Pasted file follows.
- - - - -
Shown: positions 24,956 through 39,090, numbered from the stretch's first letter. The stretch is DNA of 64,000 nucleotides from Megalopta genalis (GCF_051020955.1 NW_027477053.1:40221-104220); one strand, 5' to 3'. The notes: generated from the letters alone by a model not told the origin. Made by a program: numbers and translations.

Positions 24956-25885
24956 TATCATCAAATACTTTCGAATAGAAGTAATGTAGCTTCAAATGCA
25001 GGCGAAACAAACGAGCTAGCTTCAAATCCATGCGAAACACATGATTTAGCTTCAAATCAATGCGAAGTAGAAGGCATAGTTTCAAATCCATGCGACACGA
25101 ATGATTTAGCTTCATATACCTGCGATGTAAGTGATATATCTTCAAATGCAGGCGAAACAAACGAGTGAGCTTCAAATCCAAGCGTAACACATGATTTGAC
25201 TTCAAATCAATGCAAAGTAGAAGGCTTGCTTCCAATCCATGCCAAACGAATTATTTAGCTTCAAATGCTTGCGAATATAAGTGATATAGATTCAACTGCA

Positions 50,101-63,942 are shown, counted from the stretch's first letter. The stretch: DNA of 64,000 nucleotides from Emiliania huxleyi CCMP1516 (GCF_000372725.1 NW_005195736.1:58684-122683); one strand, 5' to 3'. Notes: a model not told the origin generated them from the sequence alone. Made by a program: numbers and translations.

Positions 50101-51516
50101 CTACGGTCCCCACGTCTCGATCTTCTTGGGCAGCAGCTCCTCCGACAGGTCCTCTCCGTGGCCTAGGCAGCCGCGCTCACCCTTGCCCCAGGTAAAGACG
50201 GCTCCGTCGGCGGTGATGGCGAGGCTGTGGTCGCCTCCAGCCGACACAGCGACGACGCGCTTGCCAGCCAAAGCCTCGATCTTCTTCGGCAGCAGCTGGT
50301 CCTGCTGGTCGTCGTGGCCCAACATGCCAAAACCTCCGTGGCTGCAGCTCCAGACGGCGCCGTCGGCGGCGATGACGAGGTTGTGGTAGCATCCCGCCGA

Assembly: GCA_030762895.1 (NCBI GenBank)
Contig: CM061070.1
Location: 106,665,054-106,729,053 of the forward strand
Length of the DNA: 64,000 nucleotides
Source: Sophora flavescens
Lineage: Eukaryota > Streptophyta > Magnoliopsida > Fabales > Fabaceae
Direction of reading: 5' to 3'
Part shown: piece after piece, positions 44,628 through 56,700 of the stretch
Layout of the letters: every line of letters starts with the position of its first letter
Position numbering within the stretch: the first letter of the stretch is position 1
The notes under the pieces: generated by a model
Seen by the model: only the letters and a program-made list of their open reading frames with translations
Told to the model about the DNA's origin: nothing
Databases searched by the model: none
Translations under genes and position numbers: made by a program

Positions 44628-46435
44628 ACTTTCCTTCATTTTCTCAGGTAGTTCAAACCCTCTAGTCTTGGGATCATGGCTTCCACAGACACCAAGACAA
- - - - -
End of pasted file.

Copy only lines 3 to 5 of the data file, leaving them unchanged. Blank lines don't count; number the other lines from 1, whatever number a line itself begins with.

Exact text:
24956 TATCATCAAATACTTTCGAATAGAAGTAATGTAGCTTCAAATGCA
25001 GGCGAAACAAACGAGCTAGCTTCAAATCCATGCGAAACACATGATTTAGCTTCAAATCAATGCGAAGTAGAAGGCATAGTTTCAAATCCATGCGACACGA
25101 ATGATTTAGCTTCATATACCTGCGATGTAAGTGATATATCTTCAAATGCAGGCGAAACAAACGAGTGAGCTTCAAATCCAAGCGTAACACATGATTTGAC